October 04, 2014

Review ~ Flat-Out Celeste (Flat-Out Love #2) by Jessica Park


For high-school senior Celeste Watkins, every day is a brutal test of bravery. And Celeste is scared. Alienated because she’s too smart, her speech too affected, her social skills too far outside the norm, she seems to have no choice but to retreat into isolation.

But college could set her free, right? If she can make it through this grueling senior year, then maybe. If she can just find that one person to throw her a lifeline, then maybe, just maybe.
Justin Milano, a college sophomore with his own set of quirks, could be that person to pull her from a world of solitude. To rescue her—that is, if she’ll let him.

Together, they may work. Together, they may save each other. And together they may also save another couple—two people Celeste knows are absolutely, positively flat-out in love.

Whether you were charmed by Celeste in Flat-Out Love or are meeting her for the first time, this book is a joyous celebration of differences, about battling private wars that rage in our heads and in our hearts, and—very much so— this is a story about first love.

Buy from:

Amazon | B&N 


Flat-Out Celeste is a very sweet story of first love. The quirky characters kept me engrossed in the book. It is full of innocent firsts, harmless flirting and funny but sweet conversations. This book has just enough dose of humor, romance, heartbreaks and sweet reunions.

Celeste Watkins is still the super-intelligent girl we met in Flat-Out Love, but we get to know more of her this time. We get to know her insecurities, her struggles, her fears, and pretty much what goes on in her head. It was very interesting to be inside her head, and I’m amazed at how the author executed Celeste’s character. She is easy to love and sympathize with. She portrays an innocent, awkward teenager trying to fit in and be what everybody calls ‘normal’ but thinking she’s failing miserably in doing so.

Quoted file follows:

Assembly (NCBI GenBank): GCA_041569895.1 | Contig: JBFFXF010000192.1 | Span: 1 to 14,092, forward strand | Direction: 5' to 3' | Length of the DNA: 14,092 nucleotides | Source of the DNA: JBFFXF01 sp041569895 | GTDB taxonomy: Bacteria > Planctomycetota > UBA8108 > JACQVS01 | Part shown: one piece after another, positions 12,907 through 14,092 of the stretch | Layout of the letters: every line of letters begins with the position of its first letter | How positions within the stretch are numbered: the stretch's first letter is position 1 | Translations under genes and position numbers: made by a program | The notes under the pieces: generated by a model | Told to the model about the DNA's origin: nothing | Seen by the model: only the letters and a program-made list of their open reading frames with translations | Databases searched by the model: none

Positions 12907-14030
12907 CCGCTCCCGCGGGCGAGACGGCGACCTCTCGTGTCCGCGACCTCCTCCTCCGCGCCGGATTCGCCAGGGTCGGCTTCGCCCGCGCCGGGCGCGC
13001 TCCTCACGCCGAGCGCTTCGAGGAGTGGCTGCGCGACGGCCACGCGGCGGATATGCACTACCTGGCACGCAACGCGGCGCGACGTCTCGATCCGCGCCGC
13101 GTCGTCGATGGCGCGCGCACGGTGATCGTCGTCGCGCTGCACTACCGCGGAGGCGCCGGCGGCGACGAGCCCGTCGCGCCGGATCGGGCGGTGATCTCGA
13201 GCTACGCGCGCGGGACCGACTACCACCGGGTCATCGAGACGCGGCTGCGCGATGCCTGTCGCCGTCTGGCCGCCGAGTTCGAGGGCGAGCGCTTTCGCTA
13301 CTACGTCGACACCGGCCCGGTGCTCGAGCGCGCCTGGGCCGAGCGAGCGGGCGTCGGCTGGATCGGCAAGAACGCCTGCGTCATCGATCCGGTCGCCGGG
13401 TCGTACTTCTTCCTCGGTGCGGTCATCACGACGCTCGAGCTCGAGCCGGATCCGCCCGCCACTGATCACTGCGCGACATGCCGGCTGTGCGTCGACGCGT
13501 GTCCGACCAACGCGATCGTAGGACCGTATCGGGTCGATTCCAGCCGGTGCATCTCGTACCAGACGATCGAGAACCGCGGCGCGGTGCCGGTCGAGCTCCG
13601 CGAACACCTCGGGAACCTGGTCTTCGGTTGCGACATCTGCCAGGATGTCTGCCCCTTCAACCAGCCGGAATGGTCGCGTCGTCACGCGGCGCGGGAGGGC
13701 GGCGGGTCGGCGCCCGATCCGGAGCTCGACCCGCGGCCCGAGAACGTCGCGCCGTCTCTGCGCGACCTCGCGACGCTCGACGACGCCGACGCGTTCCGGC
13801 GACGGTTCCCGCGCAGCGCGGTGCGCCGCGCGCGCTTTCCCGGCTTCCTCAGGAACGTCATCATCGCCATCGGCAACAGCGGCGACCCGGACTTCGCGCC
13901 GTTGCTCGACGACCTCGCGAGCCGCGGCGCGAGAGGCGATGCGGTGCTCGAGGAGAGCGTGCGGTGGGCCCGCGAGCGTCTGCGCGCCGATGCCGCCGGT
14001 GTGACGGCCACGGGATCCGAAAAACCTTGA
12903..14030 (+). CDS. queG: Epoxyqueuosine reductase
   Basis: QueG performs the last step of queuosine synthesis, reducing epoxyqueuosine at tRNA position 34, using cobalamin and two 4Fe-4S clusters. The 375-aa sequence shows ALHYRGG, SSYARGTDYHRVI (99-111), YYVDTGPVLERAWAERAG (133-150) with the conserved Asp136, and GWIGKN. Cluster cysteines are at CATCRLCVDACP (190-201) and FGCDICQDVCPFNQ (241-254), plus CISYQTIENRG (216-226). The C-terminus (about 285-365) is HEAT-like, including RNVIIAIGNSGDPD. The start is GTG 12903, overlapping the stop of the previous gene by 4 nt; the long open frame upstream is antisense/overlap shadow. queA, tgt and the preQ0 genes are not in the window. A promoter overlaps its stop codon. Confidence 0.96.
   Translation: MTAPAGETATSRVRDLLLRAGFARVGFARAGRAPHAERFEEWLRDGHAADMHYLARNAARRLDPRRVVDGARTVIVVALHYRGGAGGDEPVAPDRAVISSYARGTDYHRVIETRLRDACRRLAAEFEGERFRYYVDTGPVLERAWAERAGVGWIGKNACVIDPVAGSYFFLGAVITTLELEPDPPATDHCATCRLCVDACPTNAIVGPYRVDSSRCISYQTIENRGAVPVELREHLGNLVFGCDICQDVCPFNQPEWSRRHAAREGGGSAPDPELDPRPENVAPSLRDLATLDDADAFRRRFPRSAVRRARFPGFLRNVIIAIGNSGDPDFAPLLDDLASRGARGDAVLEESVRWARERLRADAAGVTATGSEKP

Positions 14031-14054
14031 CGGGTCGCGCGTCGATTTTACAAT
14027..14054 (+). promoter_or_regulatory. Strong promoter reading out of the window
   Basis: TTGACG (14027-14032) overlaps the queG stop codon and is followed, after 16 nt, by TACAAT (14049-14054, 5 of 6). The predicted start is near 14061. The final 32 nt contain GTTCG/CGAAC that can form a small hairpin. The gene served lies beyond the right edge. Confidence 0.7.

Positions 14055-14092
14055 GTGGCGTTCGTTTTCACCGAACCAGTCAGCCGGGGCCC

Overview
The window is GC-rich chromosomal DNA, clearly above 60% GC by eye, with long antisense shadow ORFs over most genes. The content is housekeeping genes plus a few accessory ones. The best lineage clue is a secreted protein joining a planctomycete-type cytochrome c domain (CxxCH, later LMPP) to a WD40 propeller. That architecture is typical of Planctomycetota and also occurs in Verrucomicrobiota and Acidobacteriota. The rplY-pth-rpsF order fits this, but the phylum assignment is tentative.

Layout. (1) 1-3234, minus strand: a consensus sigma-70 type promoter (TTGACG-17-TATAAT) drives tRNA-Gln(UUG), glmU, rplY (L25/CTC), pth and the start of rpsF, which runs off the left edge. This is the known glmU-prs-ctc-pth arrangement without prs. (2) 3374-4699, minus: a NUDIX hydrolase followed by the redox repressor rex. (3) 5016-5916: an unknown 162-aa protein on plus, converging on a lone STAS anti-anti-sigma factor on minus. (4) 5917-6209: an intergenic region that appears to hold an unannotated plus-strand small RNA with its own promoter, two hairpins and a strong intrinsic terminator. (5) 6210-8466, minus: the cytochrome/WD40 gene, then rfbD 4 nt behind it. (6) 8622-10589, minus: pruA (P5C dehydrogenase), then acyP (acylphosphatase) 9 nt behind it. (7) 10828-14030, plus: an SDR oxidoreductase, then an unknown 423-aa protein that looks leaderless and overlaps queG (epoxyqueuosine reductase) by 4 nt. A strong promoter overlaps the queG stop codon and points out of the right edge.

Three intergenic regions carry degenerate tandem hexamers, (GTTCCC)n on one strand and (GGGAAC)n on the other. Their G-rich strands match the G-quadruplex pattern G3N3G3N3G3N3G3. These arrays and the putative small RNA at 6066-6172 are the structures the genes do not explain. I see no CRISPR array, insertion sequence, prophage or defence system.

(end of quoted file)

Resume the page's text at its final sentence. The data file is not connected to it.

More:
Justin Milano is adorkable. Yes, I did say adorkable. He reminds me of Matt and how different they are from the hot, swoon-worthy heroes in most of the books I read these days (nothing wrong with that, but from time to time I want something different from the usual). They’re easy to love, but it’s more from their dorkiness than their smoothness in getting the girl. Justin doesn’t try to impress, but I’m impressed nonetheless. His awkwardness is very charming, especially when he’s on a roll.

Julie and Matt from Flat-Out Love is here, too. For those who haven’t read their story, I suggest doing so right this second before diving into Celeste’s world. Despite what most believes, Julie and Matt’s roles in this book is not really a spoiler in FOL. In fact, only a few details could be passed as a spoiler in Falt-Out Love. I applaud the author for pulling that one very well.

What struck me the most in this book is this: “Who the hell sets the standards, huh? Who gets to say how we are supposed to be? Or who we are supposed to be?” (Read the book to find out who said it!) So anyway, that quote stayed with me even after reading the book. I might forget this whole book, but not those lines, mostly because I can relate. No, I’m not super-intelligent like Celeste, but I have my own quirks. I used to hide those, to fit in, but after realizing that pleasing everyone is an impossible task, I just didn’t care anymore. I’m just being myself. But Flat-Out Celeste reminds me that once upon a time, I’m a girl like Celeste who tries to fit in and be what is perceived as normal.

So this book is a very enjoyable read. It’s adorkable. Most of all, though, it is very relatable.

~ Zee
Follow my blog with Bloglovin


Post a Comment